Shanghai: the new Silicon Valley? A booming electronics industry creates IC demand.
Stage of the IC Market in Shanghai
China's integrated circuit (IC) market currently shows a 30 percent growth rate. Seven wafer fabrication facilities are currently headquartered in Shanghai:
Advanced Semiconductor Manufacturing Corp. of Shanghai (ASMC); Shanghai SIM-BCD Semiconductor Manufacturing Corp.; Shanghai Hua Hong NEC Electronics; Semiconductor Manufacturing International Corp. (SMIC); Grace Semiconductor Manufacturing Corp. (GSMC); and two facilities of Shanghai Belling. Motorola's Tianjin facility is not far away. Two of the seven Shanghai facilities have 8-in. wafers with 0.25-micron process technology, three facilities feature 6-in. lines with 0.6- to 1.0-micron technology, one facility has a 5-in. line with 1.2-micron feature size and another facility has a 4-in. line with 1.2-micron technology.
Today, 90 percent of the output of these wafer fabrication facilities is for export. If China is to expand the electronics industry significantly, the IC industry must grow domestically--a revelation not entirely lost on Shanghai's government officials. China started a research and development program in 1965 and has made much progress over the years. With a growth rate of 30 percent in the IC market and at least 10 wafer fabrication facilities scheduled to be built by 2005, China's IC industry is booming. Taiwan Semiconductor Manufacturing Co. (TSMC, Hsinchu, Taiwan) has announced plans for a wafer fabrication facility in Shanghai, and other companies are expected to follow. Major IC fabrication equipment makers view Shanghai as a dynamic market that is expected to grow rapidly over the next few decades.
Other Areas of Interest
Not only are wafer fabrications a requirement, but the rest of the infrastructure that goes with the industry is also a must. China claims 22 material and equipment companies, and additional companies are considering expanding operations in the growing market. Applied Materials (Santa Clara, CA) expects to see two wafer fabrications, per year, constructed in China this decade and aims to push sales in the China market from $100 million in 2000 to $1 billion in 20051. While China boasts 100 design houses and 50 assembly and test facilities, at present, only a few can be considered advanced technologies. Today's IC design houses include Intel, Epson, Lattice, Trident, ISSI, VIA, Pericom, TES and Avanti. Additional companies are expected to establish design centers in the future and more.
Companies that assemble ICs into packages are also a key part of the infrastructure, and many are located in Shanghai. Featuring advanced capability in the Shanghai area, Intel assembles flip chip, plastic ball grid array (BGA) and various chip-scale packages (CSPs). Established IC assembly subcontractor service providers, such as Amkor and ChipPAC, are expanding Shanghai operations and will offer an increasing number of BGA and CSP assembly options.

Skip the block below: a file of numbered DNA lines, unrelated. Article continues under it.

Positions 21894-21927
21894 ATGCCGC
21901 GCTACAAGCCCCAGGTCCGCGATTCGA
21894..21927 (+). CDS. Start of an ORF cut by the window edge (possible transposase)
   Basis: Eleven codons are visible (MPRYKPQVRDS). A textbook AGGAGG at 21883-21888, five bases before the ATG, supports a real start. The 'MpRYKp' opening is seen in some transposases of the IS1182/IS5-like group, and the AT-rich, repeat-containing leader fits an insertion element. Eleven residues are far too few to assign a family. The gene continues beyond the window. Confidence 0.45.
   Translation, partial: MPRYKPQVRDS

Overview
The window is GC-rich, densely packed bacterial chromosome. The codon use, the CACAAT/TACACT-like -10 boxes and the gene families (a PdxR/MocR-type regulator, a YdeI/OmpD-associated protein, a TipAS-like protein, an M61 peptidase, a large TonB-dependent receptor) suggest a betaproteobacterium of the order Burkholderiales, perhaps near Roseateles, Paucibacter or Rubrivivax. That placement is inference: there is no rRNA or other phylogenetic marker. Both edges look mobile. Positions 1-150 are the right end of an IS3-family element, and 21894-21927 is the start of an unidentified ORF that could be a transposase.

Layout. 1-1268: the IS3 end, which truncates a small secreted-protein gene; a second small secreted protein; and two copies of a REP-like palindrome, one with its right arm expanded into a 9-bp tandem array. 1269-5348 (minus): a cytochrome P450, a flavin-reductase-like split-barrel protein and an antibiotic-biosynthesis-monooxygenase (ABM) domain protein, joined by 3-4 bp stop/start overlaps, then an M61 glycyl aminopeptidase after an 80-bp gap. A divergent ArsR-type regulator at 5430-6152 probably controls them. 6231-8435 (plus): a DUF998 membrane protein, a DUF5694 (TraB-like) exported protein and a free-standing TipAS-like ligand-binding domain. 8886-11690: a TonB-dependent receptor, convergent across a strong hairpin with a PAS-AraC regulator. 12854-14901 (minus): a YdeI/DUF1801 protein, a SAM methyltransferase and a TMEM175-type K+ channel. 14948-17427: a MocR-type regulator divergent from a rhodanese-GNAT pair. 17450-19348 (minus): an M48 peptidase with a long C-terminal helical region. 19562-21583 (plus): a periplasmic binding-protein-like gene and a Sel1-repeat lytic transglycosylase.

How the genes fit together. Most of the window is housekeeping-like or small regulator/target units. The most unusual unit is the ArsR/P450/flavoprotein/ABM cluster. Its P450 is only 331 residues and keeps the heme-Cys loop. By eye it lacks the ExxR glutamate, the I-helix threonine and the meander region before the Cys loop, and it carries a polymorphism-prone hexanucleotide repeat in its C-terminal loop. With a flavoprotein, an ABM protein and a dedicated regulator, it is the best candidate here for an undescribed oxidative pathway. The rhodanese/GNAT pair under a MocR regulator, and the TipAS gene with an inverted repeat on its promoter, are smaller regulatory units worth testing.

Alliances between Shanghai foundries and IC assembly houses are also being formed. Amkor and GSMC recently signed an alliance in which Amkor will provide assembly services for the foundry. New sub contract assembly operations, using advanced assembly technology, are also emerging in Shanghai. Global Advanced Packaging Technology (GAPT) offers package design, assembly and final test services and is focused on advanced packages such as BGAs, CSPs and high-end lead frame packages. Platronics has established a test facility and plans to add assembly capability. Taiwanese subcontractors, such as Advanced Semiconductor Engineering, Inc. (ASE), have facilities under construction, and ChipMOS has announced construction plans.
An Added Bonus
While many companies selected manufacturing sites in China to take advantage of cheap labor, these companies have also found an abundant supply of talented engineers with a hunger for knowledge. This quest for knowledge is being clearly demonstrated at seminars, workshops and conferences held in Shanghai. With presentations focused on the infrastructure development for advanced packaging, the recently formed Advanced Packaging and Interconnect Alliance (APiA) (2) held an advanced packaging seminar in Shanghai in March 2002. Speakers provided the latest information on advanced equipment and materials for packaging at the wafer level. The level of audience participation, and understanding of the issues based on a question-and-answer discussion, exemplifies the engineering talent of local employees and provides a glimpse of the thirst for knowledge in advanced packaging and assembly that will surely be met by a quest for information and new technology.
The key to future growth of the industry will be infrastructure growth and the continued transfer of technology. Many issues must be resolved--including respect for intellectual property, U.S. export control limitations and restrictions on Taiwanese companies investing in China. Given the level of investment, and the amount of capital spending, the semiconductor industry in Shanghai is off to a great start to become the Silicon Valley of the Far East.
(1) Semiconductor Business News, March 22, 2002.
(2.) APiA is an alliance of companies targeted at accelerating the development of the infrastructure for advanced packaging solutions. For more information, visit www.apialliance.com.
E. Jan Vardaman is president of TechSearch International, Austin, TX; e-mail: jan@TechSearchInc.com.